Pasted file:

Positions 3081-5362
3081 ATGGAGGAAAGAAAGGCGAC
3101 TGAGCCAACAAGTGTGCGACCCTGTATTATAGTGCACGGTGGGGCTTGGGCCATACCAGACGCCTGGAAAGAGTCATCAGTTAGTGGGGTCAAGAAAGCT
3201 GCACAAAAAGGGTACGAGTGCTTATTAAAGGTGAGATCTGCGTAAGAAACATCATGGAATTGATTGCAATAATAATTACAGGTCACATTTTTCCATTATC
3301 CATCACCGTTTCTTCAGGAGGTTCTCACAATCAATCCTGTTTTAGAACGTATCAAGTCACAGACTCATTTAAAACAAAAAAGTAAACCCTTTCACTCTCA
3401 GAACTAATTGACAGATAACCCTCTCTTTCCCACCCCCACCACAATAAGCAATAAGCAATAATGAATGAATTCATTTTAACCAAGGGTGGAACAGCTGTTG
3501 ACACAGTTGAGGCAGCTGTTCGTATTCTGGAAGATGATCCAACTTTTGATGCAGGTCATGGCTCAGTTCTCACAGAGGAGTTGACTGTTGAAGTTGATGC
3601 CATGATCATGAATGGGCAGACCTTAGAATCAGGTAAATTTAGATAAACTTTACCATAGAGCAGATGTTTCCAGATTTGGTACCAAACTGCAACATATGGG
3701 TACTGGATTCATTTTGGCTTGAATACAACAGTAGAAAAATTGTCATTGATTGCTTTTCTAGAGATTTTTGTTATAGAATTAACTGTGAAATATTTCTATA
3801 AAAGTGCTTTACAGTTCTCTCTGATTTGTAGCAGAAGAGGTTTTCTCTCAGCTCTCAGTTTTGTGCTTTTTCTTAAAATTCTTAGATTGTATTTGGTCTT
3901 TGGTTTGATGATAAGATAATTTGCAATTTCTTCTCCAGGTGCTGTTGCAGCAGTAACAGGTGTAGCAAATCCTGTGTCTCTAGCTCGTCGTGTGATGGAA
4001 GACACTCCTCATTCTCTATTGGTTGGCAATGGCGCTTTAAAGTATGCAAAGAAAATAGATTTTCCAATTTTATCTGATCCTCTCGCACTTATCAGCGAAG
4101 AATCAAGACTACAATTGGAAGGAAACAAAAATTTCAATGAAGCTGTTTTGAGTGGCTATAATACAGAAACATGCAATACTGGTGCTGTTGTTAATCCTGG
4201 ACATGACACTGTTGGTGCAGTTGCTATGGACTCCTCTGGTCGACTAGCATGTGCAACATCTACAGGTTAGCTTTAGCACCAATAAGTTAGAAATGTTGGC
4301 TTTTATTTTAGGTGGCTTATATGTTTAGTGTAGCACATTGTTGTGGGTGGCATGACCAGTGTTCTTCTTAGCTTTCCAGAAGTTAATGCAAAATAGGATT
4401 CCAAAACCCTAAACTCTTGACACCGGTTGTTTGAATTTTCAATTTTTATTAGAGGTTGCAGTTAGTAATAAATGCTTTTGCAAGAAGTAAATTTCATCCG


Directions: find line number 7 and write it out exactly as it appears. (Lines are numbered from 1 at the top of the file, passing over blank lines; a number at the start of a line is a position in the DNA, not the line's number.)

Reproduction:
3501 ACACAGTTGAGGCAGCTGTTCGTATTCTGGAAGATGATCCAACTTTTGATGCAGGTCATGGCTCAGTTCTCACAGAGGAGTTGACTGTTGAAGTTGATGC